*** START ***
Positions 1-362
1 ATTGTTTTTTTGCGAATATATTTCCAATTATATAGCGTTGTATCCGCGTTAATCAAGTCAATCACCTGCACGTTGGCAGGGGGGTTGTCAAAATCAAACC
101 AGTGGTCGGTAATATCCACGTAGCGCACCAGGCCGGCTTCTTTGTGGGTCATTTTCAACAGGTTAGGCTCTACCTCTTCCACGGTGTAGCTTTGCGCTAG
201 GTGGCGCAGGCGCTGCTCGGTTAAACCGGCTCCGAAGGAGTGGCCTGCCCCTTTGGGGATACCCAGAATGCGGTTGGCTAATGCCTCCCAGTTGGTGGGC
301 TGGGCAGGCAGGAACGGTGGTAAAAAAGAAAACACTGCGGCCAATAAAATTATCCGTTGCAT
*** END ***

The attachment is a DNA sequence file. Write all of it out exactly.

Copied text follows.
Positions 1-362
1 ATTGTTTTTTTGCGAATATATTTCCAATTATATAGCGTTGTATCCGCGTTAATCAAGTCAATCACCTGCACGTTGGCAGGGGGGTTGTCAAAATCAAACC
101 AGTGGTCGGTAATATCCACGTAGCGCACCAGGCCGGCTTCTTTGTGGGTCATTTTCAACAGGTTAGGCTCTACCTCTTCCACGGTGTAGCTTTGCGCTAG
201 GTGGCGCAGGCGCTGCTCGGTTAAACCGGCTCCGAAGGAGTGGCCTGCCCCTTTGGGGATACCCAGAATGCGGTTGGCTAATGCCTCCCAGTTGGTGGGC
301 TGGGCAGGCAGGAACGGTGGTAAAAAAGAAAACACTGCGGCCAATAAAATTATCCGTTGCAT